The last movie in the Kara no Kyoukai franchise is in no hurry - two full hours to complete one of the best series of recent memory and it does so with grace, thoughtfulness and poignancy that surpasses even itself. Pulling together threads which have run throughout all of the films, it sublimely finishes the narrative which saw Shiki's alter ego perish, an event which has haunted her emotionally and physically since awakening from her coma. As well as slowly revealing the minutes before the incident which put her in the hospital, the last gasp of the mage Araya Souren is revealed and with it, the truth behind the murders that started four years prior.
The special brand of darkness which is continuously plumbed has layer upon layer of detail
Set after Oblivion Recorder, a new spate of ferocious murders has caught the eye of both Shiki and Daisuke, Mikiya's cousin who investigated the murders before. Shiki wanders the back alleys of the business district, searching for the murderer and avoiding attacks by local thugs while Mikiya becomes more and more worried about her, beginning his own investigation that takes him down a path populated by drug pushers and prostitutes. The perpetrator, Lio Shirazumi, finds Shiki first but loses an arm in the resulting scuffle; retreating, he discovers Mikiya in his apartment which has become a madman's shrine to Shiki. She is captured and tortured by Lio, still struggling with murderous urges, her salvation relies on Mikiya who may befall Lio's uncontrollable cravings.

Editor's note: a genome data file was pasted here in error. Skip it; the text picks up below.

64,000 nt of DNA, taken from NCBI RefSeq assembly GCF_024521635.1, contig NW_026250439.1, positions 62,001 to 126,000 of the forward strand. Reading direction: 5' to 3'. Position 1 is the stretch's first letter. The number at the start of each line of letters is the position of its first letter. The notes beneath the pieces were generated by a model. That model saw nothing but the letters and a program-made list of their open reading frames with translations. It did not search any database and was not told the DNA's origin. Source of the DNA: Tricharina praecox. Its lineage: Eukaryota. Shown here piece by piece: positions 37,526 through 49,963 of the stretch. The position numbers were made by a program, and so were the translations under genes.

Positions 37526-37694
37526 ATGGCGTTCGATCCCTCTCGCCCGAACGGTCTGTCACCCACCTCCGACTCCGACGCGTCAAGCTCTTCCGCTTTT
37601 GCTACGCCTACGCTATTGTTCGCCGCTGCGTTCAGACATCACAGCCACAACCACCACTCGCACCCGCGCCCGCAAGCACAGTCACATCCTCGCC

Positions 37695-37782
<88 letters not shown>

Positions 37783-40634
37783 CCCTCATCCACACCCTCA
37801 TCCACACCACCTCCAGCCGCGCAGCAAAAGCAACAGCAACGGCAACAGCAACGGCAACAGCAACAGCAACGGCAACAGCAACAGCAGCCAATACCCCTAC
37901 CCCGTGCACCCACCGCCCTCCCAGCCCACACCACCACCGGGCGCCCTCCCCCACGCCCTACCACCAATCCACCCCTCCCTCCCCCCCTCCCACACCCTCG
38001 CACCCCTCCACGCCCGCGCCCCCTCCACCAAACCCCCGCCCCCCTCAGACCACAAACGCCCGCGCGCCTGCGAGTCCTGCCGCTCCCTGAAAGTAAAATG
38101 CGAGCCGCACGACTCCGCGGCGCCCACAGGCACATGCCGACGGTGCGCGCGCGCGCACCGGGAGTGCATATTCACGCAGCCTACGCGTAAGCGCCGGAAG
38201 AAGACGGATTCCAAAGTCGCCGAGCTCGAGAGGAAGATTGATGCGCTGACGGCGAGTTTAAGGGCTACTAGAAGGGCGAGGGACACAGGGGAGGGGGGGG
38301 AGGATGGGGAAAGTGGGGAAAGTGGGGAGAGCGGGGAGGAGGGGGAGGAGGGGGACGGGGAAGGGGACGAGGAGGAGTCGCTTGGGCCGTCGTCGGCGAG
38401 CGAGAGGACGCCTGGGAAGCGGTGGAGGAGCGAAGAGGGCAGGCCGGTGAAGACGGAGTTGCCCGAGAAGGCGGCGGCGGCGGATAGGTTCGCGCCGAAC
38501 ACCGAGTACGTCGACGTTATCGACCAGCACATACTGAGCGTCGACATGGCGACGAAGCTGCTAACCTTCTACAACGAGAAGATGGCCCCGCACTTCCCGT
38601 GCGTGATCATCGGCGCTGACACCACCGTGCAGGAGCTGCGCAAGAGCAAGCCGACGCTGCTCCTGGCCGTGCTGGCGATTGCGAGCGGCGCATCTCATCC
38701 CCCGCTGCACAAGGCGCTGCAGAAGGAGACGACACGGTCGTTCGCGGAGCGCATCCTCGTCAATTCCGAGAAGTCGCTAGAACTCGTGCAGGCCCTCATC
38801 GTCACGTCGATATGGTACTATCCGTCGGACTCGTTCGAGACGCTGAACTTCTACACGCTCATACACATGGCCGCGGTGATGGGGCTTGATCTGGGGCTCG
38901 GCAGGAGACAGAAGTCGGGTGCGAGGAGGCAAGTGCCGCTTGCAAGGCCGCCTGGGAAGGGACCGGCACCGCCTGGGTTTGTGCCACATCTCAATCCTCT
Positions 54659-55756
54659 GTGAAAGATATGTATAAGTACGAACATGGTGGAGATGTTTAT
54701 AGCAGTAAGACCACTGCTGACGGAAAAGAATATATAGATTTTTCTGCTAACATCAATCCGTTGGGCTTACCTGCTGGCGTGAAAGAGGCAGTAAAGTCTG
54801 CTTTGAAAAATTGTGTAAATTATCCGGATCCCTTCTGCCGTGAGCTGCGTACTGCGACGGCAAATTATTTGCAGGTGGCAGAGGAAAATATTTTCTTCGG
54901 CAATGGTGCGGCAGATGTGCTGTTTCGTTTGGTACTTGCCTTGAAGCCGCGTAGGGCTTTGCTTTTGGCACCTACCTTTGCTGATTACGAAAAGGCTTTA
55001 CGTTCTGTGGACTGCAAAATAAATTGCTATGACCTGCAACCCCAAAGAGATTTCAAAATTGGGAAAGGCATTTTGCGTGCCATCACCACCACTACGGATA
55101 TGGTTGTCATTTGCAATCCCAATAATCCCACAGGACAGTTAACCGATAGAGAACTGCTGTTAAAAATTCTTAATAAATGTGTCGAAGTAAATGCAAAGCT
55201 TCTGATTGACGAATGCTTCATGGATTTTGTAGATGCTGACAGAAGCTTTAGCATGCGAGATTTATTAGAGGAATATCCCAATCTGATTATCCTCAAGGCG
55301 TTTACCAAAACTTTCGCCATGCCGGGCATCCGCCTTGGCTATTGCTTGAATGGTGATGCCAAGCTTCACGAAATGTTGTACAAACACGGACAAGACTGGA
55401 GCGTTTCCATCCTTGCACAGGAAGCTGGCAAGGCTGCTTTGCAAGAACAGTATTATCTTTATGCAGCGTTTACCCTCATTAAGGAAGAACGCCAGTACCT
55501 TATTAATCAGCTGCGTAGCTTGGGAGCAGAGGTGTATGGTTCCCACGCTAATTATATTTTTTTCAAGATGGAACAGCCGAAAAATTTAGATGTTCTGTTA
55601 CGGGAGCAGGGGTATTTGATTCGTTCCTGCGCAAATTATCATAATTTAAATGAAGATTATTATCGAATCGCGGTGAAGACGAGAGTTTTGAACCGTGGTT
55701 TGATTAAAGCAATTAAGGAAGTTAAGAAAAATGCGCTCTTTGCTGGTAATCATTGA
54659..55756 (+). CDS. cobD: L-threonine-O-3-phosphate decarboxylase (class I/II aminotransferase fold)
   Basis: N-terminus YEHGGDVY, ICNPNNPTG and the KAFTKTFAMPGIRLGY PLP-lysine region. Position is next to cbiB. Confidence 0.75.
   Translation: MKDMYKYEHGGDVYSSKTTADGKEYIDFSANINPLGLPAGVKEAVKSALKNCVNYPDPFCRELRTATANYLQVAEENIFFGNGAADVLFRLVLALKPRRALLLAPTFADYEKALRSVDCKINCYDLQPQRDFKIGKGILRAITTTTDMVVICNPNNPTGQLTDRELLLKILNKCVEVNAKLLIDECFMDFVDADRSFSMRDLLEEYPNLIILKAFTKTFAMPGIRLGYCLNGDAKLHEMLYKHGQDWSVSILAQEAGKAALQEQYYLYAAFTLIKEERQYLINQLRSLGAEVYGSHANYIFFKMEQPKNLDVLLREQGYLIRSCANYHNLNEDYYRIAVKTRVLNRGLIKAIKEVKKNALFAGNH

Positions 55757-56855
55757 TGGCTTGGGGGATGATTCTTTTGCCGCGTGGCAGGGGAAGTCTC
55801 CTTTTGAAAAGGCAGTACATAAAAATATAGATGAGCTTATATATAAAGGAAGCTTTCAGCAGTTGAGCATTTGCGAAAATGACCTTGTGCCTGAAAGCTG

If part one of Murder Speculation was grisly, Remaining Sense of Pain is abjectly brutal. Rape, murder and torture all feature heavily in this pitch black story where a girl aggrieved slaughters her tormentors in a most barbaric fashion. Unflinching throughout, this entry in the Kara no Kyoukai series of movies explores the meaning of pain - both emotional and physical - and the nature of murder.
gone are the warm sunsets and delicately cold whites, replaced with streetlight ambers and frigid blues and greens
Mikiya is older now, Shiki has awoken from her coma and once again someone is murdering indiscriminately. After caring for a girl in pain he finds on the street, Mikiya is asked by an old school friend to track down a junior who has disappeared. Toko, after splashing out on an extravagant purchase, accepts an unsavoury job and assigns Shiki to track down the murderer. The two investigations converge when it becomes apparent the murderer, Fujino - a classmate of Mikiya's sister Azaka, is after Keita, the classmate Mikiya is tracking down. Regularly raped and beaten by Keita's gang of deviants, Fujino is massacring them one by one, but wracked by unfamiliar pain and hunted by Shiki, her power grows as her sanity slips.
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The danger with a seven movie project such as Kara no Kyoukai is that certain entries will be little more than stop-gaps meant to prime for forthcoming releases. This could be no more worrying than with a title suffixed "Part One", thoughts of incomplete plots and abrupt conclusions abound. The series has somewhat mitigated this by chronologically shuffling the releases; whereas the first movie was keen to eschew understanding for suspense and action, the second favours a sedate but no less gripping narrative that starts at the very beginning of Shiki and Mikiya's relationship.
the characters all occupy a space in the penumbra of supernatural fantasy and routine reality